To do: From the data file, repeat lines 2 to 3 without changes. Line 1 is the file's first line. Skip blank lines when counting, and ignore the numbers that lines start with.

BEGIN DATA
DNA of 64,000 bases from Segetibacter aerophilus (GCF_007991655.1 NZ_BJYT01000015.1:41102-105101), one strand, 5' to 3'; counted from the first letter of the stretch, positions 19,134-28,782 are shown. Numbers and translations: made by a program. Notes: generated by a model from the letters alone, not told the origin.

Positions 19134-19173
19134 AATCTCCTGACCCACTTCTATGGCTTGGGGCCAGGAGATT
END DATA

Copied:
Positions 19134-19173
19134 AATCTCCTGACCCACTTCTATGGCTTGGGGCCAGGAGATT